I got super angry a few days ago.
I was sick and tired of being patient and nice to difficult people in my life. I’d had enough! Browsing through Spotify in the faint hope I would find a song to relieve me of the frustration I felt, I found solace in Kill Em With Kindness by Selena Gomez.
The world can be a nasty place
You know it, I know it
But we don’t have to fall from grace
Put down the weapons you fight with
And kill ’em with kindness
Man, I worked that replay button hard that day.
In the Sermon on the Mount, Jesus teaches us to be kind to people who don’t deserve it.
The entire sermon runs counter to worldly wisdom: “If anyone slaps you on the right cheek, turn to them the other cheek also. And anyone wants to sue you and take your shirt, hand over your coat as well” (Matthew 5:39-40).
That’s kindness? When I first read it, frankly, it sounded a lot like foolishness. Why would you be kind to the point where people take advantage of you?
But Jesus continues, “If you love those who love you, what reward will you get? Are not even the tax collectors doing that? And if you greet only your own people, what are you doing more than others? Do not even pagans do that? Be perfect, therefore, as your heavenly Father is perfect” (Matthew 5:46-48).
I really chewed on this, and I don’t think it’s about being foolishly kind. I think it’s about always being kind even if the other party doesn’t deserve it.
Loving your enemies with the overflowing love of God points them to Him.
I don’t know about you, but I really struggle to be kind to people who don’t appreciate or deserve it. There are times when I’m just like, “I can’t love this person anymore.”
But whenever I’m tempted to think this way, I’m reminded of one thing: Didn’t God go the extra mile? He gave up his life for us while we didn’t deserve it (Romans 5:7-8)! And we will never deserve it.
Because God died for me. I will die to self. I will love the unlovable with His help.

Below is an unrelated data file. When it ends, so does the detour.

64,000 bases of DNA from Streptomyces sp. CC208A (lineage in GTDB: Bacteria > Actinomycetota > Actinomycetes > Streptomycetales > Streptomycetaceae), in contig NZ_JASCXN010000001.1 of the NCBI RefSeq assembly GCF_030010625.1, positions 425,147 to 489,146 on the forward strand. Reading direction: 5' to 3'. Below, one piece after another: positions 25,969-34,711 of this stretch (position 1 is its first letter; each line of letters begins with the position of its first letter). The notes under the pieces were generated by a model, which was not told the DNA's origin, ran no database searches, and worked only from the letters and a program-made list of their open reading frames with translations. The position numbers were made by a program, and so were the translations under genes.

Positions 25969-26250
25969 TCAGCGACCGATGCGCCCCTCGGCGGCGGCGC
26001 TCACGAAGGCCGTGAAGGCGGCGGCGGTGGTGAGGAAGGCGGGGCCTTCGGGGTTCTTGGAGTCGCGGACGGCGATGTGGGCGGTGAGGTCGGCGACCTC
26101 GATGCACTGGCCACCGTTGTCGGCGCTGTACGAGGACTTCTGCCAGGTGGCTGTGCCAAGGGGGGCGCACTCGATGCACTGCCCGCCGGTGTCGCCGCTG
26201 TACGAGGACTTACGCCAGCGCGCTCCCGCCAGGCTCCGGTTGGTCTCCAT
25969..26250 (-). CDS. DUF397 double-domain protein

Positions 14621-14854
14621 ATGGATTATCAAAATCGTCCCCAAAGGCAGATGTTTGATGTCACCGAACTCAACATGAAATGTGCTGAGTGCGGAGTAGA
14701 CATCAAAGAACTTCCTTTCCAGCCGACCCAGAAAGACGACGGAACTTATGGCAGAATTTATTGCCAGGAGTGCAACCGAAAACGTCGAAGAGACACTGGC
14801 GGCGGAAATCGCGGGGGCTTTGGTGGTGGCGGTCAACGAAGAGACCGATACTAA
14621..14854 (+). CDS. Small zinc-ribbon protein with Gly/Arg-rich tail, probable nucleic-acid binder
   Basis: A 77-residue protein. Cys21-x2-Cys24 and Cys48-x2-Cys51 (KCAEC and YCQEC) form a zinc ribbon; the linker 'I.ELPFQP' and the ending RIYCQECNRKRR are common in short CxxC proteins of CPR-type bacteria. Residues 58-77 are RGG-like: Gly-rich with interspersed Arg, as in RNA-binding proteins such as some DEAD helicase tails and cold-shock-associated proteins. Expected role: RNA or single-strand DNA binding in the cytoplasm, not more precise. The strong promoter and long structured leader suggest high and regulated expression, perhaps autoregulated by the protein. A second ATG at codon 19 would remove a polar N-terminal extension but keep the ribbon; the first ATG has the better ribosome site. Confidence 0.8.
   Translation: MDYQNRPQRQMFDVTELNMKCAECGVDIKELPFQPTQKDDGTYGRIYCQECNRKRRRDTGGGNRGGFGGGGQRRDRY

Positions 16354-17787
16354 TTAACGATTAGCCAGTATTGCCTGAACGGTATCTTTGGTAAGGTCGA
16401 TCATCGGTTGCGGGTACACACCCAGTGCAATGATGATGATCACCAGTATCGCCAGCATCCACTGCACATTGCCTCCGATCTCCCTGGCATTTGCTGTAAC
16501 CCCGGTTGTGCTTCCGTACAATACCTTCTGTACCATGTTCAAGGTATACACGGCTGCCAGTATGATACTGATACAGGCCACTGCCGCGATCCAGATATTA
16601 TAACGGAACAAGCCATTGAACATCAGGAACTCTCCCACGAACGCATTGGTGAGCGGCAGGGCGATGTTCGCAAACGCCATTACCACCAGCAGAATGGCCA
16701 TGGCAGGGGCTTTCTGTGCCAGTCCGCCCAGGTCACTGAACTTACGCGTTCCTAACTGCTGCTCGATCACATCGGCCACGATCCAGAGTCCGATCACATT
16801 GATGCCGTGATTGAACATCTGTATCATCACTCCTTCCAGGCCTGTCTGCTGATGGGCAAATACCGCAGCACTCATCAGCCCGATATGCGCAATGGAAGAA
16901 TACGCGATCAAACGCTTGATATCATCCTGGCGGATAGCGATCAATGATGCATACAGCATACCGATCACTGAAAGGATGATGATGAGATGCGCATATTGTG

I know it doesn’t make sense. But God’s way never looks like the world’s way. Because God’s love and kindness are unconditional, ours must be the same.
Kindness leads to repentance (Romans 2:4).
I’m not saying, “be a pushover”, I’m saying that kindness is transformative. Loving your enemies with the overflowing love of God points them to Him.
I used to think I was loving people as long as I didn’t mistreat them, or wish ill upon them. For the people I couldn’t get along with — I kept my distance from them. My faulty reasoning was that the more impersonal I was, the easier it would be for me to “love” them.
But part of loving someone is to believe the best of someone. It’s not to pretend his or her flaws don’t exist, but to believe and to act in a way that will bring the person closer to God.
We must guard our thought-life. We may be cordial on the outside, but the content of our thoughts may reflect the malice in our hearts.
So think in love. Act in love.
Loving difficult people isn’t easy. What’s easy is to give up loving that person altogether. That day, as I angrily told God I was done with loving difficult people in my life, He revealed something to me.
I was angry because my kindness wasn’t being reciprocated. These people who I was already striving to love didn’t deserve it!
But the only thing we deserved was death. And yet God first loved us — all while we were His enemies — and died for us.
That’s our God! As His child, does it then really matter that I give more than I receive when I am already so deeply loved and cherished by Him?
In an unkind world, there will always be unkind people. But as God’s children, we have His grace and infinite kindness to dispense.